If John Óg was more than sociable, he didn’t attend chapel too often. He had a special dispensation from the parish priest, he told us. And he never married. “I like the quiet life,” he used to say. In fact, his quiet life had ended in the early 1970s when my parents and the seven of us (soon to be joined by another two) moved in with him. Still, he never complained and every evening he would regale us with songs and stories before heading out to the refuge of Tigh Sheáin.
Mór agus Muilc includes a gentle satire of the better-off
There is something special about growing up around an older person. The Scottish villages of Lauder, Kelso and Chaple Mains became familiar to us. John Óg had a great memory for names and details and he brought alive the world of the tattie-hokers and the navvies with stories of Horse McBride, Tiger Friel, Paddy the Donkey, the Coinín and “various other animals”.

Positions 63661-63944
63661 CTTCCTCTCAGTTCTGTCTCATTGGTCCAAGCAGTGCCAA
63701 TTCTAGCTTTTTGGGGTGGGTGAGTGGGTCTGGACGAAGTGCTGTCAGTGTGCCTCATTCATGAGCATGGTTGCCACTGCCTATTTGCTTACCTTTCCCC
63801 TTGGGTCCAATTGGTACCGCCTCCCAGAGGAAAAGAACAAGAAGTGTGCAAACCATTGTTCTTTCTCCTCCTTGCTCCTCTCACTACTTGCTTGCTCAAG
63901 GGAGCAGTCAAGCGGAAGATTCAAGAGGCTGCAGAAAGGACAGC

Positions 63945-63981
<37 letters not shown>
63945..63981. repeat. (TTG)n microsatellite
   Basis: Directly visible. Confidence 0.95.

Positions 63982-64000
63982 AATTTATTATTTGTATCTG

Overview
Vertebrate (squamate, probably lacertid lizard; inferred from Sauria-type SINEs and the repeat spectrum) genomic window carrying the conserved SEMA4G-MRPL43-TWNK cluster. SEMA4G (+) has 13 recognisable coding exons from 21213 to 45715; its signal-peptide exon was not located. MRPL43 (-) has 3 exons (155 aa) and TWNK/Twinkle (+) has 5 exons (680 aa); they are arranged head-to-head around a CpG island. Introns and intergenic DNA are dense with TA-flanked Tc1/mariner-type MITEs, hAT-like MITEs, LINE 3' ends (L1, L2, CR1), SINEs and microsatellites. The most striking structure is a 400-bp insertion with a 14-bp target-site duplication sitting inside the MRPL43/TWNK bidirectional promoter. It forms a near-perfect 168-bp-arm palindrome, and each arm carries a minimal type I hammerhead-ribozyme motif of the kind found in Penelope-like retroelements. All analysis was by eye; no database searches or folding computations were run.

We learned other things too-rhymes and riddles, local history and “Latin”. In fir tar is; in oak none is; in mud eel is; in clay none is, he used to intone with all the solemnity of the parish priest.
Mór agus Muilc
Among his favourite rhymes was Mór agus Muilc. It tells of a woman, Mór, and a man, Muilc, who go down to the beach to collect limpets. Turning a stone, they find a crab, which they think is Death, and they run away in terror. Meeting a character called Eoghan an Chailc, Eoghan of the Chalk, who we imagined a schoolteacher, they shout, “Seo chugat an Bás!” Death is coming.
“Who saw it or says it?” he asks. “We saw it and say it!” they answer. And off he goes with them, all three now running in panic, collecting a series of fantastically named characters as they flee Death: Sagart Eoghanaí Glic, Cute Owenie’s Priest; Meagadán an Átha, the Blatherer at the Ford; Meagadán an Mhuilinn, the Blatherer at the Mill; Pioncas an Bhun Bhig, the Bunbeg Pin Cushion; Madadh Ros Goill, the Rosguill Dog; Bearád na Feá, Pheasant Hat; and An Goirria Donn, the Brown Hare.
The stampede only ends when the motley crew clambers onto a white horse, An Gearrán Bán, to cross the channel from Gaoth Dobhair to Na Rossa. There, a flood sweeps them away, drowning the lot. And with that, John Óg, with a twinkle, would explain to the wide-eyed children gathered around him, that there was no escaping Death. Yes, child-rearing was different in the 1970s.